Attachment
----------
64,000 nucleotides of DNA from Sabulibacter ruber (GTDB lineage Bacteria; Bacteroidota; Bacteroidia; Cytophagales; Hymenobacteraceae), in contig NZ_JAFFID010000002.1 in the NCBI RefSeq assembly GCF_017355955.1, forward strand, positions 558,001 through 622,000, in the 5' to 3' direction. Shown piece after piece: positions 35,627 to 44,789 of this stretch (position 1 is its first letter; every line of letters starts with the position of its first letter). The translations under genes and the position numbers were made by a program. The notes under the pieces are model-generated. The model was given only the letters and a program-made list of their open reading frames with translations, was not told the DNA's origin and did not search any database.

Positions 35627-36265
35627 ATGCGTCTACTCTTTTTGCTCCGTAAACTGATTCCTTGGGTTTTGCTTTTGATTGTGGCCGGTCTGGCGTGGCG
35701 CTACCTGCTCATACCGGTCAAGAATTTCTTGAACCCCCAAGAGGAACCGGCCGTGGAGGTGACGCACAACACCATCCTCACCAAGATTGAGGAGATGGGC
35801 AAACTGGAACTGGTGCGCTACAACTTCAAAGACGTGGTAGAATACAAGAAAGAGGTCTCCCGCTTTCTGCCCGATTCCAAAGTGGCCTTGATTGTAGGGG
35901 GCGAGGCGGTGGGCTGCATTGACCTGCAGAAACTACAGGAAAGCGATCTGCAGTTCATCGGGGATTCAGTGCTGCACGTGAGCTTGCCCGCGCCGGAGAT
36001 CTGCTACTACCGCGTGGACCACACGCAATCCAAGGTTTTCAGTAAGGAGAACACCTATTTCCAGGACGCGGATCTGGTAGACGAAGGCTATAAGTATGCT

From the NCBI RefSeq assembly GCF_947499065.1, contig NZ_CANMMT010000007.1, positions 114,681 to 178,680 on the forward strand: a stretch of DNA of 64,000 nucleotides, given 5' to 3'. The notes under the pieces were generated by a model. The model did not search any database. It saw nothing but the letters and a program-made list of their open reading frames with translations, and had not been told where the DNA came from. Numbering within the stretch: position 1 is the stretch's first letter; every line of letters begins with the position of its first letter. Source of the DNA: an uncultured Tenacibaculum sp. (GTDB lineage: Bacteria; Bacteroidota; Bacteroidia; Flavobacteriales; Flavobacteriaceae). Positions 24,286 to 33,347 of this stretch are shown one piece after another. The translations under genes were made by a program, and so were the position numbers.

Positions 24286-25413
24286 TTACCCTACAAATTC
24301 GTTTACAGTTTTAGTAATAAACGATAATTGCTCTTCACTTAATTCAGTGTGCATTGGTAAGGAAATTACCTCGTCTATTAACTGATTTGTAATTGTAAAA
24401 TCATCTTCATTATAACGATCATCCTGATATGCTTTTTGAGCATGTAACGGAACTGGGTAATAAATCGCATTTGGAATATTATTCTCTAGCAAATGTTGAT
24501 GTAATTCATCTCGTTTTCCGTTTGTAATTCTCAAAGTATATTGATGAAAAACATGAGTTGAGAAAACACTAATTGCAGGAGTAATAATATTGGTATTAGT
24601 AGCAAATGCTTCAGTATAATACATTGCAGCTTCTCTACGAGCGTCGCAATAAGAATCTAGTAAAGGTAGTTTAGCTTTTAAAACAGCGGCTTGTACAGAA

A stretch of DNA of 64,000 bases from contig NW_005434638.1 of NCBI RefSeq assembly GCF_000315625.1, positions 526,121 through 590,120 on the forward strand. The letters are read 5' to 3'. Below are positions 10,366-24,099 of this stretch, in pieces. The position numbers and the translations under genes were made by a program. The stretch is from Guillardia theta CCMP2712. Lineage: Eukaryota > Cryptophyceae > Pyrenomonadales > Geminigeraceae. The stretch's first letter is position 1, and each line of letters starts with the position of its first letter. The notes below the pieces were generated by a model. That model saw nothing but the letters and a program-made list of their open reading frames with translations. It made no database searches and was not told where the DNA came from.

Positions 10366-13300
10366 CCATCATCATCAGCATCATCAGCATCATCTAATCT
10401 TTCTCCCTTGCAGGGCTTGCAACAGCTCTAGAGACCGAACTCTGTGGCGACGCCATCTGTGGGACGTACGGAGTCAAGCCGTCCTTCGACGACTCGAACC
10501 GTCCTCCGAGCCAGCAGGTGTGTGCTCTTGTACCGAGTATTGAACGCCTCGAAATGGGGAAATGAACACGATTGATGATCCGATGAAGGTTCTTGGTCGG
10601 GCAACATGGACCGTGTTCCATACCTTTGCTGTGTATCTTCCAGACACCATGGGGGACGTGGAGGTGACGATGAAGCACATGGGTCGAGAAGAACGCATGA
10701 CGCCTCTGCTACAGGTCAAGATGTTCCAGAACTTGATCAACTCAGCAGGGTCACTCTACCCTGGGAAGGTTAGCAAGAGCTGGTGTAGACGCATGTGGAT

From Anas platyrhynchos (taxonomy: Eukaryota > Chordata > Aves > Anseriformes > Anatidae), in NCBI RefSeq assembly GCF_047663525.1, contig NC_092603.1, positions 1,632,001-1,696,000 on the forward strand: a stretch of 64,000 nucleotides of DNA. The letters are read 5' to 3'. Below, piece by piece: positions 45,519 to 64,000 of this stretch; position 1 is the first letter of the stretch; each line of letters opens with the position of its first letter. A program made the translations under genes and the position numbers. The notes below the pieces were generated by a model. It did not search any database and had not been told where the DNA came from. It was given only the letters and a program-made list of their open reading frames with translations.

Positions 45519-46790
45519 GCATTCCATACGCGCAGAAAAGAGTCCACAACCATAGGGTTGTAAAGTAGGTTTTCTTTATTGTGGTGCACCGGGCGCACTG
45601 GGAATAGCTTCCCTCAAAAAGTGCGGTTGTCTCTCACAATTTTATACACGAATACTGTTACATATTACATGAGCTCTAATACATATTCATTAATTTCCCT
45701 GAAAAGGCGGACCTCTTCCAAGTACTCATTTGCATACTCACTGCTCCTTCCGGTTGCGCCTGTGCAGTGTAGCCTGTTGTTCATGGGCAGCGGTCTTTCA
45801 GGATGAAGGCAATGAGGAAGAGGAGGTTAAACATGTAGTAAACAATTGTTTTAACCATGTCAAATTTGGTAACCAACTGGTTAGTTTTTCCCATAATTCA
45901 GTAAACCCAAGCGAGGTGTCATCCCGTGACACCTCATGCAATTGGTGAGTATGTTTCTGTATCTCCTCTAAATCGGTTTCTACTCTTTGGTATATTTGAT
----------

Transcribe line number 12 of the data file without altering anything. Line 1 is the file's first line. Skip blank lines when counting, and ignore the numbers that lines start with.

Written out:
24401 TCATCTTCATTATAACGATCATCCTGATATGCTTTTTGAGCATGTAACGGAACTGGGTAATAAATCGCATTTGGAATATTATTCTCTAGCAAATGTTGAT